There’s something unique about unexpectedly getting a package marked “handle with care.” It could be something valuable, but there’s also the mystery of whether the package was really handled safely.
Many times, I’ve found broken glass, leaking bottles, or other shipping mishaps when I’ve opened a mistreated package. And while a broken knick-knack can be a disappointing loss, the financial impact of a fractured or intermittent operating circuit board due to mishandling can be much worse.
Even though PCBs are built to be tough to survive the heat and pressure of manufacturing and the stress of their operation, a circuit board must still be handled with care. The substrate of a PCB can fracture, its electronic components can break, be contaminated, and is vulnerable to static electricity discharges. For longevity and the best performance of the circuit board, it must be handled with the greatest of care. Here, we will look at some potential problems associated with rough treatment and the rules for handling printed circuit boards to avoid these undesirable consequences.
Why PCB Handling Rules are Essential
A chain is only as strong as its weakest link, and the same principle applies to a printed circuit board. The common PCB is a copper-clad laminate with a hardened fiberglass resin core. Although this structure is robust, and its installed components are soldered firmly in place, a PCB still has many vulnerabilities that can be exploited through mishandling:
- ESD (Electrostatic Discharge): Circuit board components are designed to operate within a specified range of voltage that is carefully calculated for their circuitry. On the other hand, static electricity can be created through a simple and unexpected action such as opening a plastic bag or rubbing articles of clothing together. If a circuit board is exposed to these unintended discharges of static electricity, the tolerance of some of the components can be exceeded, causing damage to those parts.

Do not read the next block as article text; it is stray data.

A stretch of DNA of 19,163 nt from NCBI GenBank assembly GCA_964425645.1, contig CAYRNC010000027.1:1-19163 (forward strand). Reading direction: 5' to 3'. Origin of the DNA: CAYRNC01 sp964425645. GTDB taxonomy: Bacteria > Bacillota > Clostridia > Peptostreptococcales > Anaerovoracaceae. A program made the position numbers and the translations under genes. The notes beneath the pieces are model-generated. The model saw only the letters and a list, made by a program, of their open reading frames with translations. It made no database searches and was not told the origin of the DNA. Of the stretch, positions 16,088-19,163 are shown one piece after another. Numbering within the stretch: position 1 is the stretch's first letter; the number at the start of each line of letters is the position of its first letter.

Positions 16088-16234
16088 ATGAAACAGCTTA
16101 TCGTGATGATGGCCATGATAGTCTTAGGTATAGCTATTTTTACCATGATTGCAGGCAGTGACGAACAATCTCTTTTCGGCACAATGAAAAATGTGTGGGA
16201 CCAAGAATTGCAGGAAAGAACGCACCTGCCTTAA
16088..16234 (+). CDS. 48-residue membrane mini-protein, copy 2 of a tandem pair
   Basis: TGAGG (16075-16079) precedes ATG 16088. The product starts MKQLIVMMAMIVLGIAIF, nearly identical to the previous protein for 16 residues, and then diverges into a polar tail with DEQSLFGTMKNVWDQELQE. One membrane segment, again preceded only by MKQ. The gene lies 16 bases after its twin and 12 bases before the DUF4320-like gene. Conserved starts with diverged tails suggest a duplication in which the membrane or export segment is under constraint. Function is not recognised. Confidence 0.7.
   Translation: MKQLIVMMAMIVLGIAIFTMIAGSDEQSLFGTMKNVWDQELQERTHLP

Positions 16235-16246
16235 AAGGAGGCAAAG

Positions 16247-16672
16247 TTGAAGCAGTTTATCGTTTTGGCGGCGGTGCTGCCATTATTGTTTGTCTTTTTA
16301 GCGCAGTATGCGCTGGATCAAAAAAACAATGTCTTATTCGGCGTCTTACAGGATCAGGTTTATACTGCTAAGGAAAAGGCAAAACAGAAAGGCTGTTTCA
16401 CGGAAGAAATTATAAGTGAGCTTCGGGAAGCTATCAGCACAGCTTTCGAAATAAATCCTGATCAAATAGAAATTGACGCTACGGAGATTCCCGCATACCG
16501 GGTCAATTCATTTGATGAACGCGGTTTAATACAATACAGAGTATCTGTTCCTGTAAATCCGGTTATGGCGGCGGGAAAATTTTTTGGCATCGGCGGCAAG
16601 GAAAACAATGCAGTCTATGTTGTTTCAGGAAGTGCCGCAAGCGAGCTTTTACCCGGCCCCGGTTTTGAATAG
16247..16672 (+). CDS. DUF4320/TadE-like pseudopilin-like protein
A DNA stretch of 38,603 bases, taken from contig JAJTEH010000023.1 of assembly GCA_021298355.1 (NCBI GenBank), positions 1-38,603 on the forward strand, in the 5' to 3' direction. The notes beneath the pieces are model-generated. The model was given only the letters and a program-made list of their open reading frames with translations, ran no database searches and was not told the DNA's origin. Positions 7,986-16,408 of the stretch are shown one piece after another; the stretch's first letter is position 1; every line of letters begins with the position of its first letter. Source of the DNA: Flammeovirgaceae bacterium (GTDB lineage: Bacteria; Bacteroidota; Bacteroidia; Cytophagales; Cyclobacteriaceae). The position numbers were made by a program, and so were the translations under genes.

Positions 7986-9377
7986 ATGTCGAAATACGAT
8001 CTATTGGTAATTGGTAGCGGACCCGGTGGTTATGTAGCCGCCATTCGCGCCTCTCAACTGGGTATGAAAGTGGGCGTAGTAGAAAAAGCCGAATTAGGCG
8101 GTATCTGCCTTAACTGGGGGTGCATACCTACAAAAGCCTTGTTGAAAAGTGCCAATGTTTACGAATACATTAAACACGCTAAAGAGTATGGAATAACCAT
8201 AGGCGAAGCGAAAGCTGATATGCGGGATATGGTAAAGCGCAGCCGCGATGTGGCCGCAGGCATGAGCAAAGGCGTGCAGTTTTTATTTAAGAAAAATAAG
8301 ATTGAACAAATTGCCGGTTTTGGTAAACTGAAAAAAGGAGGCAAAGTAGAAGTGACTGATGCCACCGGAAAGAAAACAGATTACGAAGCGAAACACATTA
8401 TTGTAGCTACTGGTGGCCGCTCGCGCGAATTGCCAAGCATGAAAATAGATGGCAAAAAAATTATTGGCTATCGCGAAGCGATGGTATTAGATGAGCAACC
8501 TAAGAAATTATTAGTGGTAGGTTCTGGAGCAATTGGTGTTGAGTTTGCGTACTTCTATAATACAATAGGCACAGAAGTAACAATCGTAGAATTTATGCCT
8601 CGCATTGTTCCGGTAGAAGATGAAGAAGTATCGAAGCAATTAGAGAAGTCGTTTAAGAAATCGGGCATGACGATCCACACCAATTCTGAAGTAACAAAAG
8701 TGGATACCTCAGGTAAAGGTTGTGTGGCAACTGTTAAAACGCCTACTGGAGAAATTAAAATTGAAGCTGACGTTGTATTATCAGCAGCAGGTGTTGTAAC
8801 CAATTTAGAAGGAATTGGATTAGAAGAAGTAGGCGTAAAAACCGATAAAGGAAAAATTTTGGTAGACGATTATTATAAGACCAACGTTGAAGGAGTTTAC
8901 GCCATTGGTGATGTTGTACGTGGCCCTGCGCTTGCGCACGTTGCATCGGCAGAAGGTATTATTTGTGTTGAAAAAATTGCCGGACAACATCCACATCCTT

- Physical damage: Although the circuit board is built to be tough in the application it is designed for, it can still be easily damaged if it is treated too roughly. The board can be broken if subjected to enough impact, like falling off a workbench, and soldered parts can snap off if hit with enough force. Metal traces and pads on the board can lift or crack if the board flexes too much. Even normal manufacturing activities can cause damage if not planned for or executed correctly. For example, de-panelizing a circuit board can crack components and lift metal traces if the manufacturing panel isn’t designed correctly.
- Contamination: Moisture can cause a circuit board’s metal traces and pads to tarnish, and even regular dirt and grime can add to the problem. These contaminants can affect the components’ solderability, causing weak connections or disrupting the manufacturing process.
IPC-1601A is the standard used by the circuit board design and manufacturing industry to specify the correct handling procedures for circuit boards to avoid the problems listed above. Most manufacturers follow these standards explicitly, with many going beyond the requirements to ensure the highest quality in the circuit boards they build. Next, we will look at some of the more essential rules to help you handle your circuit boards with care.